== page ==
Les Femmes Savantes  

From The Art and Popular Culture Encyclopedia

(Redirected from Les Femmes savantes)
Jump to: navigation, search

Related e

Wikipedia
Wiktionary
Shop


Featured:

Kunstformen der Natur (1904) by Ernst Haeckel
Enlarge
Kunstformen der Natur (1904) by Ernst Haeckel
Les Philosophes, women of letters

Les Femmes Savantes (The Learned Ladies) is a play by Molière in five acts, written in verse. A satire on academic pretention, female education, and préciosité (french for preciousness), it was one of his most popular comedies. It premiered at the Théâtre du Palais-Royal on March 11th 1672.

Contents

Short synopsis

Two young people, Henriette and Clitandre, are in love, but in order to marry, they must overcome an obstacle; the attitude of Henriette's family. Her sensible father and uncle are in favour of the marriage; but unfortunately her father is under the thumb of his wife, Philaminte, Henriette's mother. And Philaminte, supported by Henriette's aunt and sister, wishes her to marry Trissotin, a "scholar" and mediocre poet with big teeth, who has these three women completely in his thrall. For these three ladies are "learned"; their obsession in life is learning and culture of the most pretentious kind, and Trissotin is their special protégé and the fixture of their literary salon.

The principal characters

The "learned ladies" and their circle

  • Philaminte, the mother. She directs the little household "academy" and it is she who has discovered Trissotin. Because he flatters her intellectual pride in her own abilities, she considers him a great scholar, to the point that she thinks him a perfect match for her daughter Henriette. She is a formidable woman and intimidates her husband; but she allows the affairs of the household to fall into chaos, so obsessed is she with her cultural activities.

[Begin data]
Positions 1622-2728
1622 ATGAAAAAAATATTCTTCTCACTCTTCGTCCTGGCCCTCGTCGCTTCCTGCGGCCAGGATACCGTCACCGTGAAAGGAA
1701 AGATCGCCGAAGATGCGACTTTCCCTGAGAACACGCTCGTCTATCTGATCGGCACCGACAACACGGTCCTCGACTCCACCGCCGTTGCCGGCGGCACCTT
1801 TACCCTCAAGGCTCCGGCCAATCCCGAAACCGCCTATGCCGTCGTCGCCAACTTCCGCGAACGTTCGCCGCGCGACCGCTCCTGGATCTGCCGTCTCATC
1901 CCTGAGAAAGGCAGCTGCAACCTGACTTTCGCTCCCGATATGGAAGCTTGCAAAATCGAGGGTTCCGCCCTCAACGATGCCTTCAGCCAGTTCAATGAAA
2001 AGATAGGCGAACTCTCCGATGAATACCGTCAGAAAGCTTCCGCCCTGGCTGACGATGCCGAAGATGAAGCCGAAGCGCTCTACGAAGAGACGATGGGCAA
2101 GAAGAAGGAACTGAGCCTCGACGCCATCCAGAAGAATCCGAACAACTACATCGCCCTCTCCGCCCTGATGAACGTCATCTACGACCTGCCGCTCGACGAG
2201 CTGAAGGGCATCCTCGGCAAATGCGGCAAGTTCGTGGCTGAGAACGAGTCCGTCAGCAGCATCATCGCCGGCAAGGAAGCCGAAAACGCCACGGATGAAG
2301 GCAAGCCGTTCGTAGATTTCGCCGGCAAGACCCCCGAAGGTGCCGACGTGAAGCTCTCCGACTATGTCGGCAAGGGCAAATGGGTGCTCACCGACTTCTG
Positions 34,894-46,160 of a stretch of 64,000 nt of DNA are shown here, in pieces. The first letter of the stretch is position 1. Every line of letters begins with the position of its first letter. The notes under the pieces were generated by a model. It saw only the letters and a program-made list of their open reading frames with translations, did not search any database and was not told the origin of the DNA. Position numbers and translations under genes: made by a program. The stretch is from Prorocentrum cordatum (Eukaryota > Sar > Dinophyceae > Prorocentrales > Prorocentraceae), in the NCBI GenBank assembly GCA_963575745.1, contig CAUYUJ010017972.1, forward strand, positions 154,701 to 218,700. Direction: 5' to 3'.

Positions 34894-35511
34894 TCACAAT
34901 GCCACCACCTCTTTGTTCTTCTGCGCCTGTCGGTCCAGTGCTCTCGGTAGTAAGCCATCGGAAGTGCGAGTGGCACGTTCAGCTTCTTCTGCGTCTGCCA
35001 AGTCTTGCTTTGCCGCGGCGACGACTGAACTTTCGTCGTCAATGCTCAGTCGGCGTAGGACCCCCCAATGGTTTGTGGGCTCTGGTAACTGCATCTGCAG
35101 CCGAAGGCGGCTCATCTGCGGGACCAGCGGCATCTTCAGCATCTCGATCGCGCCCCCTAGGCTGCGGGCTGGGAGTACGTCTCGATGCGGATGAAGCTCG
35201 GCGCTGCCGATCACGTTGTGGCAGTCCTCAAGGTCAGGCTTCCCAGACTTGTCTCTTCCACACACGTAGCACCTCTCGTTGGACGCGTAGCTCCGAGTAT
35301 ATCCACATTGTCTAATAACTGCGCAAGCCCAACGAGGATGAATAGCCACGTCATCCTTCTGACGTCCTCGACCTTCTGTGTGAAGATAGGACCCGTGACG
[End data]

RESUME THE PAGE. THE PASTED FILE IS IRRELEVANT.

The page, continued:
• Bélise, the aunt. Sister of Chrysale, she is a rather elderly woman who has never married, and we are led to believe that it is partly out of resentment that she has become one of the "learned ladies". However, she is totally self-deluded and believes that she is irresistible to men; in particular, she imagines that Clitandre is in love with her and that Henriette is only a pretext.
  • Armande, the eldest daughter. Once she was courted by Clitandre; she rejected him and he then fell in love with her sister Henriette. She claims that this leaves her indifferent, but in fact, she is jealous of her sister and has only one goal; to prevent Henriette and Clitandre from marrying.
  • Trissotin. The protégé of the learned ladies. Although he presents himself as being deeply learned in literature and science, he is in fact a pretentious pedant who writes dreadful poetry that only Philaminte, Bélise and Armande appreciate. In need of money, he attaches himself to the "learned ladies" only so as to profit from Philaminte's largesse, and eventually to get his hands on Henriette's dowry.
  • Vadius. A scholar, learned in Greek, and an acquaintance of Trissotin, by turns his friend and his rival, who is invited to the ladies' salon. His quarrel with Trissotin over the quality of Trissotin's poetry reveals the latter's pettiness.

The other characters